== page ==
From Latin palliare meaning to cloak) is an area of healthcare that focuses on relieving and preventing the suffering of patients. Unlike hospice care, palliative medicine is appropriate for patients in all disease stages, including those undergoing treatment for curable illnesses and those living with chronic diseases, as well as patients who are nearing the end of life.
Palliative medicine utilizes a multidisciplinary approach to patient care, relying on input from physicians, pharmacists, nurses, chaplains, social workers, psychologists, and other allied health professionals in formulating a plan of care to relieve suffering in all areas of a patient’s life. This multidisciplinary approach allows the palliative care team to address physical, emotional, spiritual, and social concerns that arise with advanced illness.
- provides relief from pain, shortness of breath, nausea, and other distressing symptoms;
- affirms life and regards dying as a normal process;
- intends neither to hasten nor to postpone death;
- integrates the psychological and spiritual aspects of patient care;
- offers a support system to help patients live as actively as possible;
- offers a support system to help the family cope;
- uses a team approach to address the needs of patients and their families;
- will enhance quality of life;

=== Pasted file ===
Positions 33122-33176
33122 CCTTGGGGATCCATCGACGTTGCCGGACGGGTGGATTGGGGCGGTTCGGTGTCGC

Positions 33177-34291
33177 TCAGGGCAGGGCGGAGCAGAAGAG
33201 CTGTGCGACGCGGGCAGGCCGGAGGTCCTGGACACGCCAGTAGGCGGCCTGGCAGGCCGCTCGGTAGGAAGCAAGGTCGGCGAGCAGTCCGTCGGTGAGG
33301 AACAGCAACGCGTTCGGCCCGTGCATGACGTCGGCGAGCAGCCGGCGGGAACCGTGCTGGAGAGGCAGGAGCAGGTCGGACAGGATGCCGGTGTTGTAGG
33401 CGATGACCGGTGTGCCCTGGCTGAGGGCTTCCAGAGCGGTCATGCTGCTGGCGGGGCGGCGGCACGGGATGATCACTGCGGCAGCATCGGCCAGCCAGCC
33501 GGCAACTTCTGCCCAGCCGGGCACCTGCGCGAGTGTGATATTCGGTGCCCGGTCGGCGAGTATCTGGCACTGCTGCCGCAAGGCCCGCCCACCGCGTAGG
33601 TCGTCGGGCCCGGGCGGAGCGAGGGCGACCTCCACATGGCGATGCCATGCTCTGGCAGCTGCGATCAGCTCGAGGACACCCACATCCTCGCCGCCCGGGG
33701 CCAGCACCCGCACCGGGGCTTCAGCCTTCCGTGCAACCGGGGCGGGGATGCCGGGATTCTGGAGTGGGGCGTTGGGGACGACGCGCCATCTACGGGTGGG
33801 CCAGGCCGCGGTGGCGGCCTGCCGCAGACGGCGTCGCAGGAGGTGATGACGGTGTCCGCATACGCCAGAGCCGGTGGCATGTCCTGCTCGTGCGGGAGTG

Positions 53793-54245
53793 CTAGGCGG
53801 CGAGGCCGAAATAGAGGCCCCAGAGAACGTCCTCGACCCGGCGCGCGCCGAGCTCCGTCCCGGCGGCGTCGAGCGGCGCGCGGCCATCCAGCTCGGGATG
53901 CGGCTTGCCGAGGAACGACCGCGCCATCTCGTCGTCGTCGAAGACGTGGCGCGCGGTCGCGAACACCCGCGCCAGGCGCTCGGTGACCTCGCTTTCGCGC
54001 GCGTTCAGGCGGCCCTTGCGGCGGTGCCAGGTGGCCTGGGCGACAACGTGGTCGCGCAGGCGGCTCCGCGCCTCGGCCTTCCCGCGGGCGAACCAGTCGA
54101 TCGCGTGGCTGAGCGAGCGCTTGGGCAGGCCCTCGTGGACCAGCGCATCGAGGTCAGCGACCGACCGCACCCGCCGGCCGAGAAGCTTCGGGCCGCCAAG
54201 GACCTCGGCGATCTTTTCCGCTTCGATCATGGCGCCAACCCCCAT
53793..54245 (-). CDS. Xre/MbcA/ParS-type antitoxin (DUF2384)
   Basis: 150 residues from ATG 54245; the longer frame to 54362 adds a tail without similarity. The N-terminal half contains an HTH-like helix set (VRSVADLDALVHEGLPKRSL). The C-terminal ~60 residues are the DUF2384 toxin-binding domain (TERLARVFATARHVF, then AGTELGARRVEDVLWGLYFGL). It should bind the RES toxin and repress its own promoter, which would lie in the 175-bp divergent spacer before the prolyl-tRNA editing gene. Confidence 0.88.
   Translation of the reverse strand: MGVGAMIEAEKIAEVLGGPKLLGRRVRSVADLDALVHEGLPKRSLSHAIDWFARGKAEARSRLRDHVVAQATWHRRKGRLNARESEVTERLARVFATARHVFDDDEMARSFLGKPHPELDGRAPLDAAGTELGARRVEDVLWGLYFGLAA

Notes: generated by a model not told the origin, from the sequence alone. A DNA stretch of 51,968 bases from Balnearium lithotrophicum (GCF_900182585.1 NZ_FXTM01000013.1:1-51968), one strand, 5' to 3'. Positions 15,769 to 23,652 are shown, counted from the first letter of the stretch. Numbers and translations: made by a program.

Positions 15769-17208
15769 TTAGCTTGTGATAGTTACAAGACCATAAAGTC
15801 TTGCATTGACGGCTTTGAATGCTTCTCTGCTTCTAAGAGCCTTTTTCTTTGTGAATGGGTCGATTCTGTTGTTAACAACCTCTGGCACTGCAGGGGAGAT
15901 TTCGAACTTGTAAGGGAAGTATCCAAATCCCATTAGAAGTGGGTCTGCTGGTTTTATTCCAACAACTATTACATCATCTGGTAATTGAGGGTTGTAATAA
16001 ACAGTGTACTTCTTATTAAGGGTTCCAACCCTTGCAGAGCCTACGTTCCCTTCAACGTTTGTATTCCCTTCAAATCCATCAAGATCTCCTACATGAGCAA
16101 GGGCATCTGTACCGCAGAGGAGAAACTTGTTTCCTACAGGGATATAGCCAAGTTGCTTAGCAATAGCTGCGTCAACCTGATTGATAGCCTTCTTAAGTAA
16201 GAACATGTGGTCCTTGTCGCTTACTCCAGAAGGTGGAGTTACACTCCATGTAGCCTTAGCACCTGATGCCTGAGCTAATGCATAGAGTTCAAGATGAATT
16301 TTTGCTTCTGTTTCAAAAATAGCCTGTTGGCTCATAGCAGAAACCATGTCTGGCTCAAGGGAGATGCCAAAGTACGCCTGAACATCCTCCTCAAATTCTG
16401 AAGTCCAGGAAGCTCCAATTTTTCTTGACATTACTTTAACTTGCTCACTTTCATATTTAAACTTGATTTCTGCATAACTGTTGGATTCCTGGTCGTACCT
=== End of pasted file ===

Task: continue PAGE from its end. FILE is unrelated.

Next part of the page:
- is applicable early in the course of illness, in conjunction with other therapies that are intended to prolong life, such as chemotherapy or radiation therapy.
Palliative care and children
Palliative care for children is delivered differently from the palliative care services for adults. Many children requiring palliative care have life-limiting conditions, as opposed to advanced terminal conditions and children may survive for many years with these life-limiting conditions.
Where children need palliative care it is usually provided at home. In the home, the family is supported by their family doctor, public health nurse and the specialist palliative care team (where available). The medical and nursing care of children in hospitals is the responsibility of paediatric-trained medical and nursing staff, with support from the specialist palliative care service.
What does the Irish Association for Palliative Care do?
Established in 1993 as an all island body with the purpose of promoting palliative care nationally and internationally, the Irish Association for Palliative Care (IAPC) is a multi-disciplinary membership organisation.
The membership reflects the entire spectrum of all those who work in or have a professional interest in the provision of palliative care, i.e.,doctors, nurses, social workers, chaplains and pastoral carers, pharmacists, psychologists, physiotherapists, occupational therpaists, dieticians, as well as executive staff and academics and educationalists. Membership also includes clinicians and allied health professionals working in related areas such as geriatrics, oncology, psycho-oncology, paediatrics, and pain management.
As a sole membership organisation for those involved in the provision of palliative care, the IAPC is the primary collective and expert voice for palliative care in Ireland.
The core objectives of the IAPC are to:
- strengthen the capacity of the palliative care sector through developing the professional capacity of individuals
- promote the palliative care agenda through the Association’s collective and expert voice
- drive patient-centred, equitable and accessible palliative care for all who need it through utilizing the Association’s expertise to influence and shape national policy.
For more information on IAPC please go to http://www.iapc.ie/index.php